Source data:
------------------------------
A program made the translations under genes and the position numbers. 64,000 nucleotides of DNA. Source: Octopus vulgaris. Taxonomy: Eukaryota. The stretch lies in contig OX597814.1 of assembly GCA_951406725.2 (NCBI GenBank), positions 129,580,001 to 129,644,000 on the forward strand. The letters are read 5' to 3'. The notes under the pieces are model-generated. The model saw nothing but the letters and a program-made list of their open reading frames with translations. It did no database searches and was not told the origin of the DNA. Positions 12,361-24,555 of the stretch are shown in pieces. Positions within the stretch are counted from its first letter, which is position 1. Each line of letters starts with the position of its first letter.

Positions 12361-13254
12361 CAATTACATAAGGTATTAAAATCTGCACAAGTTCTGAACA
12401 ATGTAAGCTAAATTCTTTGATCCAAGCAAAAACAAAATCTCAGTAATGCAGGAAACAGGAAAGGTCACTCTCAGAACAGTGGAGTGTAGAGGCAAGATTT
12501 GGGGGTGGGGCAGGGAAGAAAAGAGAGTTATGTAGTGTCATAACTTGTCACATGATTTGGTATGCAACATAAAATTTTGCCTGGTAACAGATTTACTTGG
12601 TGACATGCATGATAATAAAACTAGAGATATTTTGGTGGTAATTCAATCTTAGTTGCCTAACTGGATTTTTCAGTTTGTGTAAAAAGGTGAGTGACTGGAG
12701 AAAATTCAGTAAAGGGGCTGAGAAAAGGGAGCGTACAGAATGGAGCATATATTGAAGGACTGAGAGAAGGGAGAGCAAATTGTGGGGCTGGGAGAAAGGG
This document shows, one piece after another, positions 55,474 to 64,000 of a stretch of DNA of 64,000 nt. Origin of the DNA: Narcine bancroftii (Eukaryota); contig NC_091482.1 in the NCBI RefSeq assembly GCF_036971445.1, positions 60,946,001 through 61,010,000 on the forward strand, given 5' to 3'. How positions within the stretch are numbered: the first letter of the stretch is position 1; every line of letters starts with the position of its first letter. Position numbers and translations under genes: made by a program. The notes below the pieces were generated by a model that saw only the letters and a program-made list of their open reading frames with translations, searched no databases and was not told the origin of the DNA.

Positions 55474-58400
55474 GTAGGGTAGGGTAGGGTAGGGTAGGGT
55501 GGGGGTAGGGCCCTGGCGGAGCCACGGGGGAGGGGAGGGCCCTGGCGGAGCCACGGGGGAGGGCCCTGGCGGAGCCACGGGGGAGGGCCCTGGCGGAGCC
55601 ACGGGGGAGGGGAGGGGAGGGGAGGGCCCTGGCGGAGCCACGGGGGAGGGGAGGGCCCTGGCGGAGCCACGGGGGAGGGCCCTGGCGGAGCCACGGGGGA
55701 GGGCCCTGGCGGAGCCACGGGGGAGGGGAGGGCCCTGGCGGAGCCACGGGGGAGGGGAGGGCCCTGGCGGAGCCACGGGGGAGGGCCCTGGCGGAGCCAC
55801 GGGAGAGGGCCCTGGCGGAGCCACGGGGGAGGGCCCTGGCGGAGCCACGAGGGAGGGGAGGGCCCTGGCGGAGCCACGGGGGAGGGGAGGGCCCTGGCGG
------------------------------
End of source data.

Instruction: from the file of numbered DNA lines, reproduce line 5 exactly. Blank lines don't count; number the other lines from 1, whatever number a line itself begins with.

12501 GGGGGTGGGGCAGGGAAGAAAAGAGAGTTATGTAGTGTCATAACTTGTCACATGATTTGGTATGCAACATAAAATTTTGCCTGGTAACAGATTTACTTGG